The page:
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Keywords:

  • paleopathology;
  • Upper Paleolithic;
  • funerary behavior;
  • Sunghir

Abstract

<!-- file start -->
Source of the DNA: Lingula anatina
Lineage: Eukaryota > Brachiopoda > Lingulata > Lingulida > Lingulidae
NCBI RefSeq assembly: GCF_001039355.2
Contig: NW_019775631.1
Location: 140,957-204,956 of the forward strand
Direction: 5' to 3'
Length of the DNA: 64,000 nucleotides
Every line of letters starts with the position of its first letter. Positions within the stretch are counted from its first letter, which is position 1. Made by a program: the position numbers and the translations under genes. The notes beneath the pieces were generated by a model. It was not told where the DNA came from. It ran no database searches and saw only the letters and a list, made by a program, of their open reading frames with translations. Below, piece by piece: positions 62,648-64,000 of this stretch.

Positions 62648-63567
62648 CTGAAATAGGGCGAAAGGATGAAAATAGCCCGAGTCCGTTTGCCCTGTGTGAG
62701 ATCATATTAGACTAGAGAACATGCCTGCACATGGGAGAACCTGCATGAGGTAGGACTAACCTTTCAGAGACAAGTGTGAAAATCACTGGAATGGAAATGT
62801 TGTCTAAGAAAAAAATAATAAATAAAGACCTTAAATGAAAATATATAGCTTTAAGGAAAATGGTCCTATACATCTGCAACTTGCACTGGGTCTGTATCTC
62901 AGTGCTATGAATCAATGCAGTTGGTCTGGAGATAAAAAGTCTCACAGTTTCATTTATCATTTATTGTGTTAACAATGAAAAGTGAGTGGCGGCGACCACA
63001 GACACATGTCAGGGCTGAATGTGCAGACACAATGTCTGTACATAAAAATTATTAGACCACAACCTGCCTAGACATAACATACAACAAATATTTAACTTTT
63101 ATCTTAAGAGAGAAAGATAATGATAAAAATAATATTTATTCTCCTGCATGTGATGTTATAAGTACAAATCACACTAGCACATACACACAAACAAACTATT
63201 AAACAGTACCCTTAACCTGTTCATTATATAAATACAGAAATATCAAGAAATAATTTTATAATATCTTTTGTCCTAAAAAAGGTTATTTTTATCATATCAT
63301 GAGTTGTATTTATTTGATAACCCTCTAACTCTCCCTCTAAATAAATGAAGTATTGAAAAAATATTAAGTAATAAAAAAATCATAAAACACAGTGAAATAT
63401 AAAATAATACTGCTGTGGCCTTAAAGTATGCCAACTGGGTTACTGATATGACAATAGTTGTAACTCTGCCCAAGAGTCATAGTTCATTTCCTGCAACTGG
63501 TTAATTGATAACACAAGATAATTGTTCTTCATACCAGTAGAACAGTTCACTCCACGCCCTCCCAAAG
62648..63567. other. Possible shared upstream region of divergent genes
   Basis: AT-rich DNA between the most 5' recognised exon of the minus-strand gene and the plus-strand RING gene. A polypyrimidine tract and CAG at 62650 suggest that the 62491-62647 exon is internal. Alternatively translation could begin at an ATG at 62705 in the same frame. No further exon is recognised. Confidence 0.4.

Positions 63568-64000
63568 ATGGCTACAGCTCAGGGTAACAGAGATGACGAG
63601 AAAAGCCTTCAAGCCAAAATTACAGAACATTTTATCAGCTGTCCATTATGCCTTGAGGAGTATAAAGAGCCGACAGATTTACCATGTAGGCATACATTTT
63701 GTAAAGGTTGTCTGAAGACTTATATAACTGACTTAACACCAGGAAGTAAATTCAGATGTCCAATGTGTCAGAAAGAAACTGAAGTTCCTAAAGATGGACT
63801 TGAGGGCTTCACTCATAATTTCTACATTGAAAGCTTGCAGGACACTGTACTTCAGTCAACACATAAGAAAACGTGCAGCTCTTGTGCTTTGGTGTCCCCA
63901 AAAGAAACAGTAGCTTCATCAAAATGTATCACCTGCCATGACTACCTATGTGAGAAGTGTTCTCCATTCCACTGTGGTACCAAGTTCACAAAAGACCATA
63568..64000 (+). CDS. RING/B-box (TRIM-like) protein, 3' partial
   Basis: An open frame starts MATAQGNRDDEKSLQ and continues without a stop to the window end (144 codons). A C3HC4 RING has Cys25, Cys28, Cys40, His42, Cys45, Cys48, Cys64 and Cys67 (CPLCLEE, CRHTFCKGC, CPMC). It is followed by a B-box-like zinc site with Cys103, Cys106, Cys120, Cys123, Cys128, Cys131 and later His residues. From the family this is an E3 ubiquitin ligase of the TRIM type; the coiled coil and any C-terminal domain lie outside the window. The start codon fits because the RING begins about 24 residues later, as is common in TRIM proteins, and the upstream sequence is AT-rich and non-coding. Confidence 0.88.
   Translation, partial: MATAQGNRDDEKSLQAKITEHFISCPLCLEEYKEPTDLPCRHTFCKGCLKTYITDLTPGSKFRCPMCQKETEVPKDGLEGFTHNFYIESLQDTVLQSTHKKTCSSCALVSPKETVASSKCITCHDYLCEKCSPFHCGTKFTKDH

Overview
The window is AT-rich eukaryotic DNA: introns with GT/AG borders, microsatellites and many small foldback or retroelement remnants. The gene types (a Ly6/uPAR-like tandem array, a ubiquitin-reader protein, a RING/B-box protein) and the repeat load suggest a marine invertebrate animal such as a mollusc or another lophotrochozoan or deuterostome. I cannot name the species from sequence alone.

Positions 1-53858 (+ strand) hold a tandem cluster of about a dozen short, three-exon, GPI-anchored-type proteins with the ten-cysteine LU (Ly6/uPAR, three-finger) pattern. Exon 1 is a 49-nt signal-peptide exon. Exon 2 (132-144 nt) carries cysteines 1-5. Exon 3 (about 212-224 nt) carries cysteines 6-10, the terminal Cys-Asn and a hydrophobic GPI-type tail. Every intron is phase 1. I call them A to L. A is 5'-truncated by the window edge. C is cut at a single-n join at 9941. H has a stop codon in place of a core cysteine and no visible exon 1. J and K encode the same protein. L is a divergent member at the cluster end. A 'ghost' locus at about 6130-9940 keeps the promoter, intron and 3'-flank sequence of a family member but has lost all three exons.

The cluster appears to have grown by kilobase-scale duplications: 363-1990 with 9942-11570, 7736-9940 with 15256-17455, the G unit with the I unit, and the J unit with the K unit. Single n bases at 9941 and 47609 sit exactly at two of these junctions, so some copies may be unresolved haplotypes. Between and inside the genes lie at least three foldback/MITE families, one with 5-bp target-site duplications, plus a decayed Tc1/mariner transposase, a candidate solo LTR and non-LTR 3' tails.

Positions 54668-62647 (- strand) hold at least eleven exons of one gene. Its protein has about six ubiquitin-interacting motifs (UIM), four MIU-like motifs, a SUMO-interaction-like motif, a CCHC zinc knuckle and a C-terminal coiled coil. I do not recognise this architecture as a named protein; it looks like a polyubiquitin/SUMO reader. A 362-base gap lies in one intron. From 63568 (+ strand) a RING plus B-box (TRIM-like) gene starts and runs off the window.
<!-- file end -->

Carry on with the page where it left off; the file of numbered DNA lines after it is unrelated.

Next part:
The double child burial from Sunghir (Russia) is a spectacular Mid Upper Palaeolithic funerary example dated to about 24,000 BP. A boy (Sunghir 2) and a girl (Sunghir 3), about 12–13 and 9–10 years old, respectively, were buried at the same time, head to head, covered by red ocher and ornamented with extraordinarily rich grave goods. Examination of the two skeletons reveals that the Sunghir 3 femora are short and exhibit marked antero-posterior bowing. The two femora do not show any asymmetry in the degree of shortening and bowing. Bowing affects the whole diaphysis and shows a regularly incurved profile, with the highest point at midshaft. Pathology is confined to the femora, and no other part of this well-preserved specimen shows abnormality. The isolated nature of the Sunghir 3 anomalies points to cases reported in the medical literature under the label of “congenital bowing of long bones” (CBLB). These are a group of rare conditions exhibiting localized, sometimes bilateral, bowing and shortening which are nonspecific and may result from different causes, including abnormalities of the primary cartilaginous anlage (i.e., the aggregation of cells representing the first trace of an organ). Localized ossification disturbances, possibly linked to a diabetic maternal condition, might explain the shortening and the coincidence of maximum midshaft curvature with the position of the primary ossification center, as well as the lack of involvement of other skeletal parts. This scenario, rather than other possibilities (early bilateral midshaft fracture, acute plastic bowing deformities, or faulty fetal posture), provides the most likely explanation for the Sunghir 3 femoral deformities. The intriguing combination of a pathological condition apparent since birth with a spectacular burial of unusually positioned young individuals of different sexes recalls significant aspects of the triple burial from the contemporary site of Dolní Věstonice (Moravia), evoking a patterned relationship between physical abnormality and extraordinary Upper Paleolithic funerary behavior. Am J Phys Anthropol, 2003. © 2003 Wiley-Liss, Inc.